If you’ve got a day or just a couple of hours to do some leisurely wandering on foot, don’t miss the opportunity to explore the fantastic array of downtown Fayetteville shopping options located over a several block span. Block Avenue and Dickson Street offer a mecca of independent stores with friendly service and unique stock you won’t find just anywhere. And, when your retail therapy results in an inevitable appetite and thirst, the hardest thing to do will be to choose from all of the options for where to stop in for a few bites and a craft cocktail or two!
It’s next to impossible to picture Fayetteville, Arkansas without calling to mind the city’s much-storied, always vibrant Dickson Street. To honor these few illustrious blocks running through downtown—and the special place they hold in the hearts of generations of locals, college students, alumni and visitors—the team at the Clinton House Museum is throwing a special Dickson-themed party.
There are a handful of true institutions which contribute substantially more than their share to help keep the funky in Fayetteville—and one of those places is Flying Possum Leather. Established in 1976, this wonderful shop is committed to creating and selling custom items at a time when mass production has nearly overtaken the artistry and craftsmanship of handmade leather work.
Tucked right next to a quiet stretch of the Frisco Trail just a few steps from the bustle of Dickson Street, you’ll find a unique collection of spaces for makers and artists to do their work. Located in an old converted warehouse and Quonset hut alongside a narrow section of urban woodland, Trailside Village is a haven for creativity in a wonderfully walkable area of the city.
Some of us are just made to search out the hidden treasures, whether we’re looking for something very specific or we’re simply hoping to be inspired by that unique, one-of-a-kind item we can’t live without. Whether you’re a first-time secondhand shopper or avid about antiquing, Fayetteville offers an array of great shops ranging from highly curated to glorious jumbles of kitsch.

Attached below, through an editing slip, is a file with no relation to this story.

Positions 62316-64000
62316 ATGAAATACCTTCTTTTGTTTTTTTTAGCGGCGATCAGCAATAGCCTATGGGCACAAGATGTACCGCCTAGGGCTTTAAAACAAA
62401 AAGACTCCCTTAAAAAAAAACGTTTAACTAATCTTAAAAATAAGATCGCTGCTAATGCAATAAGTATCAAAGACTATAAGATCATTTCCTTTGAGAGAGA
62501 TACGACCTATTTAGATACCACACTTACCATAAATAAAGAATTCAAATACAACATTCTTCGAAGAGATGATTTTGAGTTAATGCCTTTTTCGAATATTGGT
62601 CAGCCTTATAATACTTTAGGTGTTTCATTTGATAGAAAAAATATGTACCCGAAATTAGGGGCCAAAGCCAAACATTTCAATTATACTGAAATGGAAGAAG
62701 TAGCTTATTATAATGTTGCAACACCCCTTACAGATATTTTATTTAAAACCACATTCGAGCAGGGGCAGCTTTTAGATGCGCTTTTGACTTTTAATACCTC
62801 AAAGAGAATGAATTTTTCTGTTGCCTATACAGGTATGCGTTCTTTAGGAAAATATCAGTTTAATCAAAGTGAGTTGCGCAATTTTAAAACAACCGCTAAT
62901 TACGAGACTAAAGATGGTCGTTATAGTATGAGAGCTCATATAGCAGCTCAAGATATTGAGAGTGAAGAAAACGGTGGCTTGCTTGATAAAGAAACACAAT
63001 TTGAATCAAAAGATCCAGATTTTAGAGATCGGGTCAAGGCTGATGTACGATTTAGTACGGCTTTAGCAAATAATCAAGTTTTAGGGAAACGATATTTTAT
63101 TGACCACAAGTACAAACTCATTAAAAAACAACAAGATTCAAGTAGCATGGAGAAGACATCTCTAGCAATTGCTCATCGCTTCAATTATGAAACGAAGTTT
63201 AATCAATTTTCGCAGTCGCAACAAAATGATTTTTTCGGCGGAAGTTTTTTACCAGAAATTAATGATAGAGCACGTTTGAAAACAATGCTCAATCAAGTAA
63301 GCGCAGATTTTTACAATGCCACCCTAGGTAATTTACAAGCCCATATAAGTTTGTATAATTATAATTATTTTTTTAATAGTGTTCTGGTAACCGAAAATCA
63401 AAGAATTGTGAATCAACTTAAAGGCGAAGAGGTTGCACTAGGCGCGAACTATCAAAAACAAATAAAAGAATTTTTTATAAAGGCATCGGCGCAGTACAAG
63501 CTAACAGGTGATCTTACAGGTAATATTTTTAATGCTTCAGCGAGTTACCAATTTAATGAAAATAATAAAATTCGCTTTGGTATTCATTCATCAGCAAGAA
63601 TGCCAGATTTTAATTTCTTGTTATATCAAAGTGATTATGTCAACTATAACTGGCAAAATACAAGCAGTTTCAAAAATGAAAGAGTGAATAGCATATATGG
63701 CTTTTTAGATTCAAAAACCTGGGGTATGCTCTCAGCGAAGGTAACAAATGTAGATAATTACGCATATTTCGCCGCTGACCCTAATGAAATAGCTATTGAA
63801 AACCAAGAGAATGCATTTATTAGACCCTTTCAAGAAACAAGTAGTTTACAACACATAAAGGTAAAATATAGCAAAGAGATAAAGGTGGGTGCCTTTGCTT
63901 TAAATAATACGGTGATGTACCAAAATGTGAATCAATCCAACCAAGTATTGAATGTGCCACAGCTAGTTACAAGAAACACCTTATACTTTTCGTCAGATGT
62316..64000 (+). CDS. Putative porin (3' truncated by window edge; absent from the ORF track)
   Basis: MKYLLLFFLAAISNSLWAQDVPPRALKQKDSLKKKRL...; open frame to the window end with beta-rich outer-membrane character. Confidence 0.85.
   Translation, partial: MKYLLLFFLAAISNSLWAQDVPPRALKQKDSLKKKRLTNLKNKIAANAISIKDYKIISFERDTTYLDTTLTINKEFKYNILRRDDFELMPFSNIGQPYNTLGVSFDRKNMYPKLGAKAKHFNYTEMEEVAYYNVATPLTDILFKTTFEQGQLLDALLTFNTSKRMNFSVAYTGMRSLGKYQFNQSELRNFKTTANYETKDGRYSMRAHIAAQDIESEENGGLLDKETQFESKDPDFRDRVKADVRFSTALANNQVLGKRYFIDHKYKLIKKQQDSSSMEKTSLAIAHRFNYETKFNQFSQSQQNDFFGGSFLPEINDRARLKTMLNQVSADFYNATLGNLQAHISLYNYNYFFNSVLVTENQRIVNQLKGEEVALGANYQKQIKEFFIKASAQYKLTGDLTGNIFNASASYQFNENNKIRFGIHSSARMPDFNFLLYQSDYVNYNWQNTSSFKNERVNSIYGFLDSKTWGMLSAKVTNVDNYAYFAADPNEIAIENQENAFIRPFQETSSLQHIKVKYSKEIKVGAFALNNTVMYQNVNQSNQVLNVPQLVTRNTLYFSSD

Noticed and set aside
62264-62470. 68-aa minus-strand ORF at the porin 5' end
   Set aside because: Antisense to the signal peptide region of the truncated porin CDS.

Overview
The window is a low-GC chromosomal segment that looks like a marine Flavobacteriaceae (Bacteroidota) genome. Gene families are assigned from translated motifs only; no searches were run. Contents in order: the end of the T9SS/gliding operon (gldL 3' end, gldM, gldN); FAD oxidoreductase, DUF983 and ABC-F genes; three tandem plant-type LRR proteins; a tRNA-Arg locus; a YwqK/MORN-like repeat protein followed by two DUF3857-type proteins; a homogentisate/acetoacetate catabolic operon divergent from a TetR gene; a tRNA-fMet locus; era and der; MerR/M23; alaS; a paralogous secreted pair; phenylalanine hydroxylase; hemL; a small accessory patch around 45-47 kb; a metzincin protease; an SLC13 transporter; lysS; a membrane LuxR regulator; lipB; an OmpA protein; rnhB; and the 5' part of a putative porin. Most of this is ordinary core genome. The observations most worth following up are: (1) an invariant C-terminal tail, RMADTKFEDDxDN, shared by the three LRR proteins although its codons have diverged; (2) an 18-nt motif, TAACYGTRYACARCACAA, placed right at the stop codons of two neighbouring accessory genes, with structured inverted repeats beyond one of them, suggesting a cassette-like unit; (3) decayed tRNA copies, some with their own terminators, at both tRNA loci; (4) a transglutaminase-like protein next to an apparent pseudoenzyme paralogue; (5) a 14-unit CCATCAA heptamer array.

Just like the changing of the clocks for the beginning of Daylight Savings and the celebrated immergence of dogwood and redbud trees throughout the Ozarks, there are a few happy reminders that spring has fully taken hold in Northwest Arkansas. One of those seasonal rites is the annual Spring Square 2 Square Bike Ride, a 30-mile cycling celebration on the Razorback Greenway, which starts in Fayetteville and finishes in Bentonville.
When visiting with Fayetteville locals and University of Arkansas graduates of every generation, mention of the “Old Post Office” or the “OPO” brings forth a multitude of memories relating to the vintage 1911 centerpiece of the Historic Fayetteville Square. Since the last mail was delivered from the building in the 1970s and the site was placed on the national register of historic places, the OPO has been a home to an array of businesses and provided a beautiful backdrop to countless photo ops.
TheatreSquared is anxious to introduce live performance lovers to its 50,000 square-foot architecturally stunning new home in August 2019—but first they’ve got one last bedazzled treat to share from the company’s intimate long-time stage home at Nadine Baum Studios.
Running May 1 through June 2, TheatreSquared brings us “The Legend of Georgia McBride,” a laugh-out-loud comedy which enjoyed extended off-Broadway success. Elvis impersonator Casey is young, relentlessly optimistic, broke and about to be a new father. When the struggling Florida Panhandle bar where he performs attempts to refresh its appeal by hiring a drag show to bring in customers, Casey moves on from his Elvis jumpsuit to embrace a new form of flashy entertainment as the glitzy “Georgia McBride,” proving to be an unexpected sensation.
The Symphony of Northwest Arkansas (SoNA) pulls out all the stops for their grand finale of its 2018-2019 season.
Fenix Fayetteville Gallery is currently featuring thought-provoking works in it's latest exhibit Collaborations and Conversations. Curated by local artist Steven Schnieder, the show includes 2d and 3d works that seek to circumvent traditional dialogues and respond to questions of our time in robust empathetic ways.
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